By David Kittredge
NASA scientists have just revealed that they think there is up to 15,000 square miles of water on the surface of the moon. The astrobiologists claim that this amount of H2O could provide enough oxygen, hydration and rocket fuel to support human colonization on our neighboring orb.
These astrobiologists are probably stumbling over themselves while lining up to hitch a ride on the next mission to the moon, while at the same time Elon Musk’s phone is being barraged with calls from these exuberant exobiologists. Astrobiology, otherwise known as exobiology, is the optimistic study, perhaps an overly optimistic study of extraterrestrial life in the universe. This relatively new field of study is offered as a major in a number of universities across our planet. In order for this scientific discipline to flourish, astrobiologists must be able to prove that life sustaining water exists beyond our home planet. In 2015, these scientists claimed that liquid water was evidenced on the planet Mars, deduced from photos of what seem to be chasms cut by rivers of water that flow intermittently, very intermittently I suspect, across the planet’s terrain. As opposed to being “hands on,” these researchers are definitely “hands off” due to their Earthly constraints.
These newly “discovered” water samples on our lunar neighbor are supposed to be encapsulated in glass on the dark side of the moon or in any shaded area. Sunlit areas of the moon can reach 260 degrees Fahrenheit and the shaded areas can get as cold as a minus 280 degrees Fahrenheit. In layman’s terms that would be about 3,015 popsicles, give or take.
So suppose an expedition is launched to the moon to study and discern whether or not water is stored on the orb and, gadzooks! these celestial life seekers do find water on the Moon? Let’s examine a few potential scenarios that might transpire.
When our intrepid scientists are able to reach the moon again safely, they set up a colony with housing and research facilities. They then manage to travel to the shadowy areas of the Moon, to actually find the much prized elixir of life and return with the harvested samples of glass encased liquid. On the return trip to the laboratory, their find would have to be protected from the excessive heat of the searing sunlight, protecting the capsules of water by depositing them into their nifty “Igloo” lunar lunch boxes. Upon reaching their home base, the group of overly zealous scientists might just decide to celebrate with a few rounds of drinks while noshing on appetizers of salty chips and pretzels when some slightly inebriated cosmonaut, probably named Cosmo, suddenly yells out, “These pretzels are making me thirsty!” He then accidentally drops one of the newfound ultra-cold, glass encased lunar water ice cubes into his mimosa, causing the glass capsule to crack due to the temperature differential between the alien sample and his drink. Then voila, potential previously frozen microorganisms lurking in the Moon water are thawed, then ingested, using his body like a well fertilized plant pot after which Cosmo ends up with creeping extraterrestrial tendrils emerging from every orifice of his body.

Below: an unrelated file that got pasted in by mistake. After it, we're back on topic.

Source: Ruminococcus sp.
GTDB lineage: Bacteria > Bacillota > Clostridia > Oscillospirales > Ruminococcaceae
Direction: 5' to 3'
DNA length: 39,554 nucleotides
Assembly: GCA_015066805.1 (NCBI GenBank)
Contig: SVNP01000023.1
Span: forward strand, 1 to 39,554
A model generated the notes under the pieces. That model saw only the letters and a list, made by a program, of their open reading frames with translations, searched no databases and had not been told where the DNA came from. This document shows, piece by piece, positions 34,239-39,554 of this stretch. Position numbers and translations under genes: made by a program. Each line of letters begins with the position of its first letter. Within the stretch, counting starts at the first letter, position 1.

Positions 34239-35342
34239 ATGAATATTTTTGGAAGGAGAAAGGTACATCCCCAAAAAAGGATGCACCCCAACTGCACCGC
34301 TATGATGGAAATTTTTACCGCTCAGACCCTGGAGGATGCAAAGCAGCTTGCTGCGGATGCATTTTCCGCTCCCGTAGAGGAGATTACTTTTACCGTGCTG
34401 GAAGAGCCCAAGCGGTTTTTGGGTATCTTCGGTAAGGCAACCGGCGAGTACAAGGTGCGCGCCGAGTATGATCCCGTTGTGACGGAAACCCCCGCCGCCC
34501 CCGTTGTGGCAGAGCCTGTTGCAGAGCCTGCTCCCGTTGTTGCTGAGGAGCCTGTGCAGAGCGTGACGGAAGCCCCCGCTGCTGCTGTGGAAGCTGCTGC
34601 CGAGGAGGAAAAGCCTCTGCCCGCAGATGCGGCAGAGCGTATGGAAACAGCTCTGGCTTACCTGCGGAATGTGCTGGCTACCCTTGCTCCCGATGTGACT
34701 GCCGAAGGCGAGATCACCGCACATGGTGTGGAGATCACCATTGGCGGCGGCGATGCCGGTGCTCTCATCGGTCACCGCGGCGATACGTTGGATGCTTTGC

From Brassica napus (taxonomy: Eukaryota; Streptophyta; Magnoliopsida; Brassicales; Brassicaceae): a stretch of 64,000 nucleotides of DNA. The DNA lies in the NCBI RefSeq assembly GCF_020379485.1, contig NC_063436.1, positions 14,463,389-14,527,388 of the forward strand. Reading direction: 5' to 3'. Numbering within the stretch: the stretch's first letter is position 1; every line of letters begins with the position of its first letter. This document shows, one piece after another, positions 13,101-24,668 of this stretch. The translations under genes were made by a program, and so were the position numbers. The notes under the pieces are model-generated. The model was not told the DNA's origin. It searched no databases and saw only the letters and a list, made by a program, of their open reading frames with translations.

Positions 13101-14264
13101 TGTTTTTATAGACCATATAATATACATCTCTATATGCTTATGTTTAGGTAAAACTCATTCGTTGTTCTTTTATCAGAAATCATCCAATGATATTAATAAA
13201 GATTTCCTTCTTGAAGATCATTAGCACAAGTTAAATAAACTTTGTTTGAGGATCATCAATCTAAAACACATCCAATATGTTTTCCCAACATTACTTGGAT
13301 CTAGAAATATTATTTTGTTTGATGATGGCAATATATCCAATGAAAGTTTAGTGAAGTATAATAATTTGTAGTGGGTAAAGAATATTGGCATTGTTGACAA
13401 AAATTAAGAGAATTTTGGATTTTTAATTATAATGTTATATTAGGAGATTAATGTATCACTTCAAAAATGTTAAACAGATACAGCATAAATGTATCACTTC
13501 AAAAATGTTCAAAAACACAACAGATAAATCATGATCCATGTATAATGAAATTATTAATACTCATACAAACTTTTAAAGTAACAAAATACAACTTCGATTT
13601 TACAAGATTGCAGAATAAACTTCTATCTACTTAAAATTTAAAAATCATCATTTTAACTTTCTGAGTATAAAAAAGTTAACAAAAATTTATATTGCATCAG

You see, the problem when one life form, in this case us, along with our bodily bacteria and fungi, enter the environs of another world, panspermia, the unintended contact with alien microorganisms, will undoubtedly occur. When panspermia transpires, the Halloween horror show begins, as disparate life forms intermingle. Before you know it, us humans end up looking like overly boiled mounds of writhing spinach, after the initial emergence of the creeping tendrils.
You might recall that a few months ago I wrote about an Israeli lunar lander crashing onto the surface of the moon on April 11, 2019. The lunar lander was carrying human DNA and de-hydrated Earthly creatures call tardigrades. Tardigrades are known for their ability to live in extreme environments, such as temperatures ranging from a minus 328 degrees Fahrenheit to 300 degrees Fahrenheit on the hot side of the scale. They can survive extreme radiation, extreme pressure (six times that of our deepest oceans) and can even survive in the vacuum of space. This is why the Israelis sent the tardigrades or water bears to the Moon in a de-hydrated form, as its not ethical to seed another planet with alien life. In my previous column I posed a situation where an ice laden comet might strike the Moon, introducing life giving water into the mix of dried tardigrades and human DNA setting up the possibility of creating a new life form. Well, shiver me timbers, the chances of the tardigrades and human DNA morphing into troglodytes has become an even greater possibility with life giving water already present on the Moon.
Who knows, our H2O-seeking astrobiologists might one day be welcomed to their new lunar home by denizens eager to host a dinner party and I’ll leave it up to you to guess what’s on the menu.
The moral of this story: Don’t cry over spilled tardigrades, but I wouldn’t touch the Moon with a ten foot troglodyte prod.